- You guys. Old-school or not, I don't much like referring to a mixed-gender group as you guys. A local TV reporter at a crime scene said "you guys" four times in less than a minute the other might when addressing the news team in the studio. (Full disclosure: I use the phrase occasionally myself. But I don't like myself when I do.)

- The use of Ms. with a woman's first name only. Using Miss with a first name--usually when addressing older ladies--is a sign of familiarity, especially in the south. "Hi, Miss Ellie." Married or not, politically correct or not, it's never, ever Ms. Ellie. If you want to use Ms. (or Mrs.), say Ms. Ewing.

More words/phrases I've grown achingly weary of hearing and seeing: "It is what it is," "no problem" (when did this replace "thank you"?), "stunning video," "iconic," "functionality," "let's do this!" "outside the box," "my amazing husband/wife/etc.," "give it up for," "reach out to," "got your back," "begs the question," "feeling nauseous," "at this point in time," "my journey," "it's problematic," "a sense of closure," "know what I'm sayin'?" "low-hanging fruit," yada yada. For that matter, I don't even like "yada yada." (And sportscasters are a whole 'nother story. I could possibly understand saying "w" in place of "win" if there was any reason at all to do it. Actually it takes longer to pronounce the letter "w" than it does to say the word "win.")

Other things I don't like are air-quotes, chains on eyeglasses, Botoxed lips, flat-billed baseball caps, The Bachelorette, mullets, cold weather, downer endings, present-tense writing, submission fees, head-tosses, loud cellphone conversations in public, and TV commercials urging you to "tell your health-care professional about such-and-such medication." For God's sake, if your doctor needs to be told how to treat your ailments, you need a new doctor.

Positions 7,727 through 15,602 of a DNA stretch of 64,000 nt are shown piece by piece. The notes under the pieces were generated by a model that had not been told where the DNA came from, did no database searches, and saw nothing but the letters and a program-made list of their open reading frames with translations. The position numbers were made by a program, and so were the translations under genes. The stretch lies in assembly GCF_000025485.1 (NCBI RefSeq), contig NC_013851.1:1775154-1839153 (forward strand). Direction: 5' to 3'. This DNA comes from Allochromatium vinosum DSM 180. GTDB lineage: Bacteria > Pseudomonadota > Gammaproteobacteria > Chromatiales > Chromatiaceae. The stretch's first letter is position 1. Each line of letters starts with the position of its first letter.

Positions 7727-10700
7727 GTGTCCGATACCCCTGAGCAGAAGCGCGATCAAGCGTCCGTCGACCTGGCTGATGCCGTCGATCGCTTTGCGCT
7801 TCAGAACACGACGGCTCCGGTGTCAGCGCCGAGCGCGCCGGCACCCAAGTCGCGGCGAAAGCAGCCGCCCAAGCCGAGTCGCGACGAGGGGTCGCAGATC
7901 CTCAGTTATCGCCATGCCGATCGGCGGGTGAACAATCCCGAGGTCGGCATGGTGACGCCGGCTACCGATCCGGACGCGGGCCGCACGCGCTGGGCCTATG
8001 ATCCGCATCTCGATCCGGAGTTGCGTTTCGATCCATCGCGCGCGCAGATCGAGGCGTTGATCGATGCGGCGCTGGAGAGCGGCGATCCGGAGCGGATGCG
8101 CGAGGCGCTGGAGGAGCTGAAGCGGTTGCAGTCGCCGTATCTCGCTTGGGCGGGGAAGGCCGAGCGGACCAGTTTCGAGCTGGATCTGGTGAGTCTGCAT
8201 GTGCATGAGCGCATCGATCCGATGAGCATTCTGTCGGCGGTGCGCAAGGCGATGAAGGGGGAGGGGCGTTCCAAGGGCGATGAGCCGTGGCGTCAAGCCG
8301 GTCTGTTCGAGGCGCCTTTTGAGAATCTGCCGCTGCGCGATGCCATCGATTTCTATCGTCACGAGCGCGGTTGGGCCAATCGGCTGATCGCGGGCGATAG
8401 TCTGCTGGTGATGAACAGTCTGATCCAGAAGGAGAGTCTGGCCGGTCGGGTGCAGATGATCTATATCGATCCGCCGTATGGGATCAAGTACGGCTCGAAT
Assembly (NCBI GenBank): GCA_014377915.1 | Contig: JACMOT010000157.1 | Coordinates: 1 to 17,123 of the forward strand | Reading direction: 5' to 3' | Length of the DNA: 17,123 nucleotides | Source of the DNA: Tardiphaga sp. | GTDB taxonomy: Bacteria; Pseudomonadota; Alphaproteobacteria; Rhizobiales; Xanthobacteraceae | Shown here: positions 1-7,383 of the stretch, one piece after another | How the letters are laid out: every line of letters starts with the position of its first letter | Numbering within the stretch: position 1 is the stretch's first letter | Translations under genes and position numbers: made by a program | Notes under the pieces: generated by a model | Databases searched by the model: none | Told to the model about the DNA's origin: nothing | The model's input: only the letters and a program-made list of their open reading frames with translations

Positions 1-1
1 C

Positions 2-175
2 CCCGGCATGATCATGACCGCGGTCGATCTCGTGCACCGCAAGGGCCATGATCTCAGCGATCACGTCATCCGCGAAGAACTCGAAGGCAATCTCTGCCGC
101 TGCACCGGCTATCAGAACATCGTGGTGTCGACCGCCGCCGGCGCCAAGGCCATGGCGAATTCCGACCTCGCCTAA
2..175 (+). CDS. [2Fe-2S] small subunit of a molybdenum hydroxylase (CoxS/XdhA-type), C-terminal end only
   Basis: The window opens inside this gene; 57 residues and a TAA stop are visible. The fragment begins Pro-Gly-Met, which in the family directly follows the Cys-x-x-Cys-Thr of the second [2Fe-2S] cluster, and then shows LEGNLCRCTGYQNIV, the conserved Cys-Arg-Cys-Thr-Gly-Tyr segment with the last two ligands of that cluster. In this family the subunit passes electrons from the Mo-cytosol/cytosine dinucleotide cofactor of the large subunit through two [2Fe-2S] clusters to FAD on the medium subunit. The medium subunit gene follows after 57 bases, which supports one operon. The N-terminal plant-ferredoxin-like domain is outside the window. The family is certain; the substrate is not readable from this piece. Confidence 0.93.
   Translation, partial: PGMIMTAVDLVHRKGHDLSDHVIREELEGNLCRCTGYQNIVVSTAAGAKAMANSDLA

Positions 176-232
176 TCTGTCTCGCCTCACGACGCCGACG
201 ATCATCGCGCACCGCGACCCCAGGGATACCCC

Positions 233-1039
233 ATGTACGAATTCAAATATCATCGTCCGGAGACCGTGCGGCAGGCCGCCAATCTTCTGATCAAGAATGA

The good thing about saying I dislike all these things is that the older I get, the more people will forgive me, or just disregard my opinions. ("Hey, he's old, what does he know." Usually spoken with a toss of the head.)

What are some of the annoying things in your life, and especially in the spoken or written words you hear or read? (Not necessarily wrong, but just irritating?) And yes, you can include opinion-column blog posts. The longer this one gets, it's becoming irritating to me too. If you by chance like this kind of thing, here are two of my SS posts from several years ago that talk more about irksome words/phrases, and are a little less opinionated: "Do's and Don'ts, Wills and Wont's, Part 1" and "Do's and Don'ts, Wills and Won'ts, Part 2." 

Having pointed out all these thorns in my side, I should mention that there are thankfully many things I do like, and not just my family, my house, and my friends. I like seafood, warm weather, Apple computers, lemon-icebox pie, homemade chili, Netflix, straight pool, reclining theater seats, Word Hunt, Joe Lansdale, Harry Nilsson, Cass Elliot, beaches, burritos, mystery magazines, the guitar, the piano, Yellowstone, Jeopardy, and The Sopranos. Not necessarily in that order.

And SleuthSayers. I like SleuthSayers. I hope you do, too.

On that note, next time I promise I'll be more upbeat. Until then, I can't help remembering something a colleague said to me several years ago. "I'm done with all this positive-thinking stuff," he said. "I knew it wouldn't work, and sure enough, it didn't."

Hard to argue with that.